Now this was a vacation rhythm for A and her friends. During the school year it’s not quite like this (although from what I gathered by listening to them it kind of is), and these girls are childhood friends who don’t get to see each other much so it was really fun and touching to see them aprovechar de (take advantage of) this opportunity to be together. Childhood friendships are at once so sweet and so raw. There’s just something really special about the bond you build with people you have known and who have known you since the beginning (Here’s looking at you Stubman and Jackal lady – I’m sending you hardcore virtual snuggles right now). Anyway, I think my favorite thing we did was go to a Peña, which is essentially a baile folklórico party. A is a ballerina, but also teaches baile folklórico, and so she has been telling me all about the different regional musical stylings and dances there are here in Argentina (post pending). A is a self-described clown off the dance floor. Her facial expressions rival Jim Carry, and she broke like 2 plates and a bottle of beer at T’s apartment, while sober. But when she dances she is all grace. The Peña we went to had 4 different bands from all over the north of the country that played while the audience members who knew how to (like A) danced in the center of the restaurant. I’m still working through the many different kinds of songs and dances that fall under the category of baile folklórico here, so for now I’m posting a video of one of the kinds of dances we saw.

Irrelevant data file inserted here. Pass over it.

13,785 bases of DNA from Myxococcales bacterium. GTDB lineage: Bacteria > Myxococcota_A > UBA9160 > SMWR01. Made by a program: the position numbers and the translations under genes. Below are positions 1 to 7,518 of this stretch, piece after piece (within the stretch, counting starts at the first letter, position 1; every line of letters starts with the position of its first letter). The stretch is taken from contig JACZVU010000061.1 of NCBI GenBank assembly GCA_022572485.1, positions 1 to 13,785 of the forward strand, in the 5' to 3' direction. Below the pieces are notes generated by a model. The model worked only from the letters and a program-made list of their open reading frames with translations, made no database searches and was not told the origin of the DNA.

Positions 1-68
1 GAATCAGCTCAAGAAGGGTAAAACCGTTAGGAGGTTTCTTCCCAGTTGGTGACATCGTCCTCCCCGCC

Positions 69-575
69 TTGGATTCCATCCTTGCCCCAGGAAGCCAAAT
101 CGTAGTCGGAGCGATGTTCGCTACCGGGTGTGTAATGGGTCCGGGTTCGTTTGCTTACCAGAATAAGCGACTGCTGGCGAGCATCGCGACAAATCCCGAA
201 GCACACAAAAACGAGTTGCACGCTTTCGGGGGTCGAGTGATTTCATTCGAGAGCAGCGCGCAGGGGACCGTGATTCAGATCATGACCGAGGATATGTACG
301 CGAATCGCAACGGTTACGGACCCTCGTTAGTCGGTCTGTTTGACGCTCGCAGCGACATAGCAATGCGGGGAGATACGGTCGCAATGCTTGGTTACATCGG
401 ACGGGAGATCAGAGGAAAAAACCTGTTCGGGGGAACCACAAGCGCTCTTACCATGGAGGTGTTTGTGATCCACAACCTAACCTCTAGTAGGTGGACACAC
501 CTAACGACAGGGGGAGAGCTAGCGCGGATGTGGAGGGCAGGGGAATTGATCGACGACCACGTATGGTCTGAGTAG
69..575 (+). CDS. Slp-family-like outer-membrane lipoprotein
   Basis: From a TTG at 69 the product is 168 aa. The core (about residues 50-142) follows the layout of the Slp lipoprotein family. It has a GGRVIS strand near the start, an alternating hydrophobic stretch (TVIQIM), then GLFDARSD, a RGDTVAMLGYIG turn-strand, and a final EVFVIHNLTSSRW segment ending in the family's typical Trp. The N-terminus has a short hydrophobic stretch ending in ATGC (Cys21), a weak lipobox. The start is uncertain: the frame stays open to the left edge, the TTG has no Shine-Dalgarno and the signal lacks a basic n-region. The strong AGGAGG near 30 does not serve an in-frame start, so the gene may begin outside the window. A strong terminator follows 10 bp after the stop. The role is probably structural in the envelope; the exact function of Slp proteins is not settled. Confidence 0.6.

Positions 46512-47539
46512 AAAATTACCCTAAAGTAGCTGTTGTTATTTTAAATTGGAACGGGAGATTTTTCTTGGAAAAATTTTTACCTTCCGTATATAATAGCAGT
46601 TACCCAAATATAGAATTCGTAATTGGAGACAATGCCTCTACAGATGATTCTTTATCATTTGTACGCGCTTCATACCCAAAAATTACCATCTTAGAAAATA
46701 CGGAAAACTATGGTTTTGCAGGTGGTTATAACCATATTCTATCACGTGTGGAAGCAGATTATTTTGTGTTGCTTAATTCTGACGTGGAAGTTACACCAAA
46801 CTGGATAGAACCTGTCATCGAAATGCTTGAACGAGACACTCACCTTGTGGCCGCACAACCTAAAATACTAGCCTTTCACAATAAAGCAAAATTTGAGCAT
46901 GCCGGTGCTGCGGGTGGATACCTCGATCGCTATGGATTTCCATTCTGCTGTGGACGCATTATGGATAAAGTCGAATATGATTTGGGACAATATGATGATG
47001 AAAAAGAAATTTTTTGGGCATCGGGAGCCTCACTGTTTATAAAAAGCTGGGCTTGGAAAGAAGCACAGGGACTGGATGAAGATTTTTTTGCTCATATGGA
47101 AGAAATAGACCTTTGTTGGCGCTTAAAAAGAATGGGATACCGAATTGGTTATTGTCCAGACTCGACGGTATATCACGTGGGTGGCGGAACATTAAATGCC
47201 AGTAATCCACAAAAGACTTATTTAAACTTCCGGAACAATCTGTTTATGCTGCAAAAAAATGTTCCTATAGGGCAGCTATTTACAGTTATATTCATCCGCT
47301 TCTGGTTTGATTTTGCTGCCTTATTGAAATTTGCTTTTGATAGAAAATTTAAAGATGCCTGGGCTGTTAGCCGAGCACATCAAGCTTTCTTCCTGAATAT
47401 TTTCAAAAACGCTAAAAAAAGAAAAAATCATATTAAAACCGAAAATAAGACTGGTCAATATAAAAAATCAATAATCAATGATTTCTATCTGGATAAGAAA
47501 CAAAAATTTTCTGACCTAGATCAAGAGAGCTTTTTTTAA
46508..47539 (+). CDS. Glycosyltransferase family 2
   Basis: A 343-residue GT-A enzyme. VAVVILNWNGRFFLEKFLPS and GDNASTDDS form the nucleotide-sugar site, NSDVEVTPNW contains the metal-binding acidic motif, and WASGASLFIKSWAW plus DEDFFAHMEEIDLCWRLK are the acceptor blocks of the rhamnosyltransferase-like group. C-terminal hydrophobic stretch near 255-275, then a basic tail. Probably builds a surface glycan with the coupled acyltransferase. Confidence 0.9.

You’re probably laughing at the poofy pants the dude’s wearing. The people I saw were just wearing normal clothes, which I liked. This is a kind of dance a lot of young people here know and do and they don’t need costumes to feel like it’s a significant link to their past. I think it’s really lovely. There’s another kind of dance called a Zamba they do that’s similar only both parties have a handkerchief and there’s this whole seducing without touching think going on. A’s friend M explained to me that it’s all about gauchos seducing innocent peasant maidens. Hmmmmmm.